Telstra has extended its global innovation footprint with the telco’s start-up incubator muru-D forging a brand new partnership with Tel Aviv-based accelerator program, The Junction.
The alliance extends muru-D’s global network and according to president of Telstra Software Group and muru-D co-founder Charlotte Yarkoni, The Junction will play a critical role in opening doors for Australian and Singapore-based start-ups under Telstra’s tutelage.
“We see Israel as a very interesting ecosystem and it’s an environment that we can absolutely learn from,” Ms Yarkoni told The Australian.
Telstra’s start-up incubator has been looking to add Israel to its mix for some time and Ms Yarkoni said the evolution of the “start-up” nation’s formidable track record as an innovation powerhouse holds a number of lessons for Australian start-ups.
“We are really not trying to encourage any pilgrimages for Australian start-ups to (Silicon Valley or Israel); our mission is all about bolstering the local ecosystem and making it globally relevant,” she said.
“Each of these areas has a unique point of specialisation and characteristics that are not trying to replicate, but we can certainly learn from them.
“At muru-D we have a chance to pick up from the best and then apply the (lessons) to start-ups that are part of our program and then mining them for broader benefits to Australia,” Ms Yarkoni added.
Harnessing this enthusiasm could be the first step for the local start-up ecosystem to find its place in the world. Finding the unique point of difference is likely to be the biggest question as access to capital becomes less of a hindrance for aspiring start-ups.
“A lot of thought needs to go into this before we can look holistically into what our point of differentiation is going to be,” Ms Yarkoni said.
However, she’s confident that Australia possesses all of the raw ingredients to carve out its own niche in the global innovation game.
“We don’t lack for innovation and entrepreneurs. There may be other aspects of the ecosystem that are a little behind, but it’s not like we are starting without any thought leadership.”
It’s a confidence that bodes well for Australian start-ups as they prepare to face the new year. Ms Yarkoni’s co-founder at muru-D, Annie Parker, says current palpitations in global markets pose interesting questions for Australian start-ups.
Speaking to The Australian at the All Above Human conference in Melbourne, Ms Parker said the current volatility was an opportunity to put the right foundations in place that would allow our budding innovation ecosystem to ride any potential downturns.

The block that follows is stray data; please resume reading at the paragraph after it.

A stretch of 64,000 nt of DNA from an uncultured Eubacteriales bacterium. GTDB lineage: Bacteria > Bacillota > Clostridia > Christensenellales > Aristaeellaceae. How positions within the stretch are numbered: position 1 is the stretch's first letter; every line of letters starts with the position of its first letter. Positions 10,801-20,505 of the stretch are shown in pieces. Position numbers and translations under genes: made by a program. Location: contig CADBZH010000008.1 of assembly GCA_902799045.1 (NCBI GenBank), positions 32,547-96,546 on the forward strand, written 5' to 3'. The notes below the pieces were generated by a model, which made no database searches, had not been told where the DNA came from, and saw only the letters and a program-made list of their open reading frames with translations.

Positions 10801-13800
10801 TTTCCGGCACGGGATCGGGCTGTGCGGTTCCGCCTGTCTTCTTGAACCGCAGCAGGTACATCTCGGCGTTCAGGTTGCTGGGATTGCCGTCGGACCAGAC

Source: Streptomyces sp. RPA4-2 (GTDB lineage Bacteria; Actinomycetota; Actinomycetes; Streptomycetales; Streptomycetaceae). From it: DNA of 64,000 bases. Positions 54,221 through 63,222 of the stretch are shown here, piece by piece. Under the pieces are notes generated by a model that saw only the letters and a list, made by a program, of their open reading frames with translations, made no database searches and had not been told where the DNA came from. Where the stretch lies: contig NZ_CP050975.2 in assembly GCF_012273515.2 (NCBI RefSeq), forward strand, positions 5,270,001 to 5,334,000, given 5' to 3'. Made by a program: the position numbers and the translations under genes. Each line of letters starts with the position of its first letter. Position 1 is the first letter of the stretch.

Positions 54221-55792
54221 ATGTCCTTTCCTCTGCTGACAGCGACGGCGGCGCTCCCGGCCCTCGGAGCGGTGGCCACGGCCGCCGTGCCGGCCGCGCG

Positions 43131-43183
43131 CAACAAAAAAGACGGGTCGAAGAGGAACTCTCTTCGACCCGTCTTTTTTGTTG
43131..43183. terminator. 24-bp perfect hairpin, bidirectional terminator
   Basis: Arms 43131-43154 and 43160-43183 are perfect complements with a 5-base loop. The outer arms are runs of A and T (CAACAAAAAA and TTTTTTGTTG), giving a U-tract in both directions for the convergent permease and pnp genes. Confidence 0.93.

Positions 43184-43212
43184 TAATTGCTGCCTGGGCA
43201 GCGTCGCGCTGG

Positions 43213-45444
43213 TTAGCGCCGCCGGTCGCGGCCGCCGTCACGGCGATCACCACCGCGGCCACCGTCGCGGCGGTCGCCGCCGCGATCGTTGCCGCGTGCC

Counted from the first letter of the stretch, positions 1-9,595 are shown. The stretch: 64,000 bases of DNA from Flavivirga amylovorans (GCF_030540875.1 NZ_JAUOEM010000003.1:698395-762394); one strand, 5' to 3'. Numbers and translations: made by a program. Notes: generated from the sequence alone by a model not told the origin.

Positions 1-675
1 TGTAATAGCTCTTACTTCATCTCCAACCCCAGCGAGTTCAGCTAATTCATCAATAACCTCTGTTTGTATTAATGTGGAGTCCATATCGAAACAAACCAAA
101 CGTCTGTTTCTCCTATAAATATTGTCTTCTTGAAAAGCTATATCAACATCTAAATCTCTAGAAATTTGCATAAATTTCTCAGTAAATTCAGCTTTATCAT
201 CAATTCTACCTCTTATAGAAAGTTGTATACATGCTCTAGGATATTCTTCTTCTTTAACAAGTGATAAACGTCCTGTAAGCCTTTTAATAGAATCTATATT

“An old boss of mine used to say ‘never waste a good crisis’ and you often find that the true moment of innovation happens in these times of crisis,” she said.
It’s a sentiment backed up by technology entrepreneur, investor and co-founder of All Above Human, Susan Wu, who says a downturn could be the catalyst of long-term innovation.
“What happens is that your start-up tourists leave the space because they don’t see any short-term returns and the people who stay are those who care about their product and are serious about building it efficiently,” Ms Wu said.
The good news in Australia is there’s plenty of capital starting to flow in, and with a number of significant funds in place, Ms Parker said the fundamental infrastructure was starting to take shape, but not all parts of the ecosystems were in sync.
Airtree Ventures’ founder and managing partner Craig Blair said sourcing the right guidance was a far bigger challenge for our start-ups. “The problem we have here isn’t capital — it’s the fact that we need more mentors,” Mr Blair said.
It’s a gap that local corporates are keen to fill.
Telstra’s muru-D is one example, but it’s not alone. From financial services providers to consultancies like KPMG and Pricewaterhouse Coopers, which yesterday announced a new $2.5 million accelerator program for start-ups in the education space, everyone wants to play a part.
Muru-D’s Ms Parker warns that corporate involvement in the start-up space can’t be piecemeal and it can’t become too prescriptive. According to Ms Parker, the investment has to be meaningful.
“Programs like muru-D exist because we are there to help first-time entrepreneurs course correct,” she said. With muru-D primed to take another lot of start-ups under its wing this month, Ms Parker said the talent pool of ideas and expertise was starting to deepen in Australia.
This diversity is a healthy sign and Airtree’s Mr Blair is excited by the trend of those entrepreneurs who have already cut their teeth successfully the first time around and are now re-entering the local market, bringing with them not just capital but also valuable knowledge.
While the Turnbull government started the ball rolling, there are concerns the enthusiasm about start-ups and innovation may wane as a federal election draws nearer. However, Ms Parker is hopeful the rhetoric around bipartisanship is more than hollow words.